My grand-daughter is age 7 and I take care of her. She receives speech, O.T., P.T. and feeding programs. She has a lot of sensory problems. I try everything to help her. I can’t take her out to eat because the smells make her go wild. Please help.
Strategies for Sensory Challenges
How do I provide sensory breaks to a child during a busy classroom day without the child leaving his/her desk and missing important instructional time?
What are some strategies to reduce or extinguish vocal and motor self-stimulatory behaviors that interfere with learning and community inclusion?
I have a student in my special education classroom who continually wants to take off his shoes. I allow this in my room but I can’t have him walking through the school without his shoes. When it is time for an outside class, I try to explain this to him and start putting on his shoes. He will then throw them and cry or scream. What can I do?
My 7 year old son, diagnosed with autism, is constantly writing or scratching on my walls with anything he can find, whether it’s a pen to write or one of his toys to scratch. He draws mostly bridges on my walls, but he does draw other things as well (things that interest him). I was thinking about painting a wall with dry erase paint and making it clear that it’s his wall to draw on to try to contain the drawling to one area. My questions are: Could my idea work and if not how do I get him to stop drawing on my walls?
We have many double periods of math throughout the week. It makes it very difficult for some of my students to continue attending. What can I do to help them (and me) get through these times?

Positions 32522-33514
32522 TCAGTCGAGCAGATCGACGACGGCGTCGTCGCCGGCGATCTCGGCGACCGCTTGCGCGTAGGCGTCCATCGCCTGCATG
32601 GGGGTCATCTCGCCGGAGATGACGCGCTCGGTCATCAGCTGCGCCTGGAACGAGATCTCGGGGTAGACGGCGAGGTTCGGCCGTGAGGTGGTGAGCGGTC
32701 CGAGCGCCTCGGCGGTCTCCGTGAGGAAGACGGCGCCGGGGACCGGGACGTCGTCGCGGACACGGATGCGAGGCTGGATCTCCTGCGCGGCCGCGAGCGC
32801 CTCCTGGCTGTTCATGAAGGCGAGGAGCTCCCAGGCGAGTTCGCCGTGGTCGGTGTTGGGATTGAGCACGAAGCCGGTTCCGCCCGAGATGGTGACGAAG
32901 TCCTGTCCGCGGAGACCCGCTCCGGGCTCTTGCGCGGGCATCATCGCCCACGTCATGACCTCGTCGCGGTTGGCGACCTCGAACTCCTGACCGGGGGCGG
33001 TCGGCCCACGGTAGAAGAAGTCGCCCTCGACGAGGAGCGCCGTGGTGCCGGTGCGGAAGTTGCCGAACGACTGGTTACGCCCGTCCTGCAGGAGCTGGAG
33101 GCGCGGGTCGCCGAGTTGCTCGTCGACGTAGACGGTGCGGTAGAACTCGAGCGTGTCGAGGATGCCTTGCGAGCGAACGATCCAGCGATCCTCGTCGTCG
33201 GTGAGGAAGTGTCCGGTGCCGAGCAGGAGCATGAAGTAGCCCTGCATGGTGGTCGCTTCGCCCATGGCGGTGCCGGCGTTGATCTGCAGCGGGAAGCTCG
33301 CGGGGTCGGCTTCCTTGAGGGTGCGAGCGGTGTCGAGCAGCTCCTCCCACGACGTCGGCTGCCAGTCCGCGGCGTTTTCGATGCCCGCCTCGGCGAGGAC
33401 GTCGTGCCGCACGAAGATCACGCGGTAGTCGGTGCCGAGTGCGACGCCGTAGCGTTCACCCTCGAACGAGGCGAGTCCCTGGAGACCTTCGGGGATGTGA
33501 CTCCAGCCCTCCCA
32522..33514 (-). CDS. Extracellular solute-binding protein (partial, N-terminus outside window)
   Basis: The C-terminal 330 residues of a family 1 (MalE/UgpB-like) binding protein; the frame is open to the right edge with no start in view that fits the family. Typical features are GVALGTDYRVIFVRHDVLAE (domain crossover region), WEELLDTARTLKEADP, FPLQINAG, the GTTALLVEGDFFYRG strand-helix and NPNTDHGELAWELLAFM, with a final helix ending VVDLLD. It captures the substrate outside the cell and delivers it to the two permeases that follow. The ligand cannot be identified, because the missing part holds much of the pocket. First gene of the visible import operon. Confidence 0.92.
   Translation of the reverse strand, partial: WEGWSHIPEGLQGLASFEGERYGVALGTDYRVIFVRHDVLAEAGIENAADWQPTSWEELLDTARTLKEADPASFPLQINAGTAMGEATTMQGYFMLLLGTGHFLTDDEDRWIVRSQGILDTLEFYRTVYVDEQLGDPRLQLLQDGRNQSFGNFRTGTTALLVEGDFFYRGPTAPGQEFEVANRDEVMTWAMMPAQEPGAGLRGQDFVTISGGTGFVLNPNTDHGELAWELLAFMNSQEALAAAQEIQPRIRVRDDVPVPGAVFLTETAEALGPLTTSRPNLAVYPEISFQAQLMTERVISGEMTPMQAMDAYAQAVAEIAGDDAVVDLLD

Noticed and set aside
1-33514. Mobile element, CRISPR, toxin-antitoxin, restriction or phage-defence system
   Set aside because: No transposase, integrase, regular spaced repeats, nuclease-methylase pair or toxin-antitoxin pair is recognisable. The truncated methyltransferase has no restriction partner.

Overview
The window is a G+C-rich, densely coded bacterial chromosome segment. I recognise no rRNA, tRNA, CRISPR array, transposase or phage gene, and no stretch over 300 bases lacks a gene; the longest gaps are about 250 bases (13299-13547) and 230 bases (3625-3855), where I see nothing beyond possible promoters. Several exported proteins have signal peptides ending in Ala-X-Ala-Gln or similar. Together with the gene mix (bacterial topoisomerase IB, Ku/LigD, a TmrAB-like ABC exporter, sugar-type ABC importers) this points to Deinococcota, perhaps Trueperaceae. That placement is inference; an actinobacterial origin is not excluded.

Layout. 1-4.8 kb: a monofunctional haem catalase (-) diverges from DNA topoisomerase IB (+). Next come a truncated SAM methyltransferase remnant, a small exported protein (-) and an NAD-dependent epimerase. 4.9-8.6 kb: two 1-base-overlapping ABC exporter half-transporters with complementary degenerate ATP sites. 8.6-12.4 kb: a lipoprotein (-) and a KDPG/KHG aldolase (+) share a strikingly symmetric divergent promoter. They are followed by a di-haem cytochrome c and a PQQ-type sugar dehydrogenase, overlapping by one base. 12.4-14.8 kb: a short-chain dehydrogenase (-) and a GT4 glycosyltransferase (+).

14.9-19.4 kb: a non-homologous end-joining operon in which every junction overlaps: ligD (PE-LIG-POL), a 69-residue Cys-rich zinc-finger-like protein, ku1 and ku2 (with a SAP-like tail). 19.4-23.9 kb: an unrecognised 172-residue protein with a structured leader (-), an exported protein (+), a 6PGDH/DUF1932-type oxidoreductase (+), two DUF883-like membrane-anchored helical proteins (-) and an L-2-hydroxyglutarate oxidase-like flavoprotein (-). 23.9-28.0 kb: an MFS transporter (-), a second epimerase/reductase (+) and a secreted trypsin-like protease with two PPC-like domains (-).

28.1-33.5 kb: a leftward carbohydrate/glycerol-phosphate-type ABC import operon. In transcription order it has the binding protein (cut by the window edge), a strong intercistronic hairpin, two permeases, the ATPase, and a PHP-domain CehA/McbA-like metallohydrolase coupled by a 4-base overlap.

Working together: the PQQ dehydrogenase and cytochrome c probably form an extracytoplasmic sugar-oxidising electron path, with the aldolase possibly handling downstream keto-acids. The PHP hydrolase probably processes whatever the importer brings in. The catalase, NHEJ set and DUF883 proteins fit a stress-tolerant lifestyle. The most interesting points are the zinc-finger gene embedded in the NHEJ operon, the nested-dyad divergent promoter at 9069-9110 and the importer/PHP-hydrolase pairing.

Every year I have 1 or 2 students in my class who can become very upset about different situations. They may hit, cry, yell, or sometimes run out of the room. What can I do to help them stay in control before resorting to these behaviors?
My son is non-verbal. Recently he has begun screaming. This is not out of anger, but to hear his own voice. It is quite loud and can be very distracting at home to his siblings and out in public. I don’t want to discourage his trying to communicate, so am not sure how to handle it.
My child has multiple diagnoses including ADHD, PDD NOS, and OCD. He has many self-calming behaviors and vocal tics in school. He may clear his throat and ‘zone out.’ He may keep his fingers crossed. These behaviors are concerning me. What can I do to decrease them?
I have a student who chews her pencil during seatwork. She chews the metal top until it is ragged or comes off and will often chew the pencil right down to the lead. Not only does this behavior distract her during writing activities, but I am concerned for her safety! I have tried chewy pencil tops, other oral stimulation (candy, gum), and visual cues. Nothing seems to prevent her from chewing the pencil. How can I prevent this behavior.